This is the second of two posts addressing this subject with information from the American Academy of Child and Adolescent Psychiatry.
A teenager who is planning to commit suicide may complain of being a bad person or feeling rotten inside, give verbal hints with statements such as:
- “I won’t be a problem for you much longer”
- “Nothing matters”
- “It’s no use”, and
- “I won’t see you again”
They will put his or her affairs in order, for example, give away favorite possessions, clean his or her room, throw away important belongings, etc., or become suddenly cheerful after a period of depression, have signs of psychosis (hallucinations or bizarre thoughts).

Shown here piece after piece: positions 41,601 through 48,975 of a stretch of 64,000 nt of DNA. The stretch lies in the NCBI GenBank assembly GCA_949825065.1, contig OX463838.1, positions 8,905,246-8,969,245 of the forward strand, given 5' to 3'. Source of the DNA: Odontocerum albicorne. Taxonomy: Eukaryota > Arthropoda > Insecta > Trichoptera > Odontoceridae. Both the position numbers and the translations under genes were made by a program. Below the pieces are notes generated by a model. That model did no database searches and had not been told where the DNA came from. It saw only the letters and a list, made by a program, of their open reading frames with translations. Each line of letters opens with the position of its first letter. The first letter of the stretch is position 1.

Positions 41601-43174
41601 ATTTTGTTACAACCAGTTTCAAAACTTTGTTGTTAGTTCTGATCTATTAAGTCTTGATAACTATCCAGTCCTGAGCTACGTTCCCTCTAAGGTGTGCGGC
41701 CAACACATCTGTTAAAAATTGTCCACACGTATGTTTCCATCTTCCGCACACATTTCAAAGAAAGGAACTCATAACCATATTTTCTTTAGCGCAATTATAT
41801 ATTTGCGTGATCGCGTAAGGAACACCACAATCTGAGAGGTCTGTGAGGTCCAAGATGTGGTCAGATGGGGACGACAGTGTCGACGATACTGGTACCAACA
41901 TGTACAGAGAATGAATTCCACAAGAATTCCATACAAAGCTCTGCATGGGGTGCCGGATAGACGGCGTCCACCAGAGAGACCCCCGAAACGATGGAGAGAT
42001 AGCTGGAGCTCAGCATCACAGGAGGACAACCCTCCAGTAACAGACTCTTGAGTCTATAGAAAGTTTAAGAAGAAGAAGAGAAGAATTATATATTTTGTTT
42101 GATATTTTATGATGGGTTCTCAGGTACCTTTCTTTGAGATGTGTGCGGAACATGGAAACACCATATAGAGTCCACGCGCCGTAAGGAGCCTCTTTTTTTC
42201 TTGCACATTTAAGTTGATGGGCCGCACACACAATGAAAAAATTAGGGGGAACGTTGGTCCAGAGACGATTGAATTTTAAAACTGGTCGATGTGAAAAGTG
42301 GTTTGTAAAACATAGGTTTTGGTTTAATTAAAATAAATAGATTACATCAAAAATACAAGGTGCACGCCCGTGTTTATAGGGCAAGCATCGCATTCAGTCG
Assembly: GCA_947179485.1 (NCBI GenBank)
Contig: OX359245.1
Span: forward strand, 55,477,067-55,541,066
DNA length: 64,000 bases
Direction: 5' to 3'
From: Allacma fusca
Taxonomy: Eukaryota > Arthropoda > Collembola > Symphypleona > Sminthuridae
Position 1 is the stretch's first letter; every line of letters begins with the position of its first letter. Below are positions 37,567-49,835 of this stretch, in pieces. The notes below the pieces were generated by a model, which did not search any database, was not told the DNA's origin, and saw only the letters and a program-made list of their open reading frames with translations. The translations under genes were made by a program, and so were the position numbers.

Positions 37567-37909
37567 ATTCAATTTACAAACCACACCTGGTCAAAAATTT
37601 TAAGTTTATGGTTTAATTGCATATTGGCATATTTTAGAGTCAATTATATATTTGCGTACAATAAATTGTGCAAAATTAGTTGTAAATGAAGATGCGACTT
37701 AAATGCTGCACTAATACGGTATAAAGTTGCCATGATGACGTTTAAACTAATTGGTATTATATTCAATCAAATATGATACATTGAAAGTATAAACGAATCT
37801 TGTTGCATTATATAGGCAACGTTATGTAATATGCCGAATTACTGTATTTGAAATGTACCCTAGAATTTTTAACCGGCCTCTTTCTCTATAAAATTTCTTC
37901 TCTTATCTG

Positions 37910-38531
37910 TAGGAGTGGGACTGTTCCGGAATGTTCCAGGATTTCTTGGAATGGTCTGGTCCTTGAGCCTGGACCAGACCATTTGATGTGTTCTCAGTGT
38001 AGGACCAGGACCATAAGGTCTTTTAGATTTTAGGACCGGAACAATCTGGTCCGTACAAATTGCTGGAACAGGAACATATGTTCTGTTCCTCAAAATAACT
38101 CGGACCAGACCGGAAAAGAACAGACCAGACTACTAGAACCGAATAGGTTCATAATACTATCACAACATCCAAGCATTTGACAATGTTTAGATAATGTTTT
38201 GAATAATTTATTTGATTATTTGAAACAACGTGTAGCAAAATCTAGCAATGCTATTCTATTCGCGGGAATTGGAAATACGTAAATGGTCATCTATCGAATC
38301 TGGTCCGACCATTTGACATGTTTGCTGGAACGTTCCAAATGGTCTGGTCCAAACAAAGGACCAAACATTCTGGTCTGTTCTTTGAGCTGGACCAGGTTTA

If a child or adolescent says, “I want to kill myself” or “I’m going to commit suicide”, always take the statement seriously and immediately seek assistance from a qualified mental health professional.
People often feel uncomfortable talking about death. However, asking the child or adolescent whether he or she is depressed or thinking about suicide can be helpful. Rather than putting thoughts in the child’s head, such a question will provide assurance that somebody cares and will give the young person the chance to talk about problems.
If one or more of these signs occurs, parents need to talk to their child about their concerns and seek professional help from a physician or a qualified mental health professional.With support from family and appropriate treatment, children and teenagers who are suicidal can heal and return to a more healthy path of development.